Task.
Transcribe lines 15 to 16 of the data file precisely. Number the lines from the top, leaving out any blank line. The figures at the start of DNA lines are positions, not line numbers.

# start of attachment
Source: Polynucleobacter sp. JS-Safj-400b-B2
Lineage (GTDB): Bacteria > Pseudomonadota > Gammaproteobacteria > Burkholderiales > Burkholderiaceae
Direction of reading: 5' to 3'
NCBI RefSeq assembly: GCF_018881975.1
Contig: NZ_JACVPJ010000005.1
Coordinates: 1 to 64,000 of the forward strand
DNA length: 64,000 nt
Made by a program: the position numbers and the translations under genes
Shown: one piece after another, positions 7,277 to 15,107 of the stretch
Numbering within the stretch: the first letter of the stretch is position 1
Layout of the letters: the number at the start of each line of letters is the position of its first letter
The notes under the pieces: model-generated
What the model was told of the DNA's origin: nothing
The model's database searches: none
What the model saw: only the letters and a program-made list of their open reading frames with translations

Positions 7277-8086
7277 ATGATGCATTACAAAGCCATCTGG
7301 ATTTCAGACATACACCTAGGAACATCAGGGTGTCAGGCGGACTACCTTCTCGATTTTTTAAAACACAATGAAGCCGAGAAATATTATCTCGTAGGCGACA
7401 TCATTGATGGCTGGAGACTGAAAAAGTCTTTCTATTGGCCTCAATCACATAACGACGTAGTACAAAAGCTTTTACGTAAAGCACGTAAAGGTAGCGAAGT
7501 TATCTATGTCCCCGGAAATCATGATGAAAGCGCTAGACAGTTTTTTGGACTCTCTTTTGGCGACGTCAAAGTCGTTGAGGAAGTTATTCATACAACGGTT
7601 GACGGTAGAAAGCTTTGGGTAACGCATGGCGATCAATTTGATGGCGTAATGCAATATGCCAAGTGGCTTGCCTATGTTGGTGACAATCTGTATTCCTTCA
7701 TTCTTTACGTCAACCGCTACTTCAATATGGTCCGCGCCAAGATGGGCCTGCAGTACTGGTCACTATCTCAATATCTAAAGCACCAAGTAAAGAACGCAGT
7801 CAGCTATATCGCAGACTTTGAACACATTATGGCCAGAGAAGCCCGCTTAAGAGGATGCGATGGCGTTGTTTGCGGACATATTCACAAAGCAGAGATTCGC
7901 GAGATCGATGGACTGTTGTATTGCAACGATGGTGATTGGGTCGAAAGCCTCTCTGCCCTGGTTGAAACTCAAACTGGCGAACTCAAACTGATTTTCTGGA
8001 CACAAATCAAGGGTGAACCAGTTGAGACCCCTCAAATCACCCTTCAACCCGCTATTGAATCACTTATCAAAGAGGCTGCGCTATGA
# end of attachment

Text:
What the model saw: only the letters and a program-made list of their open reading frames with translations

Positions 7277-8086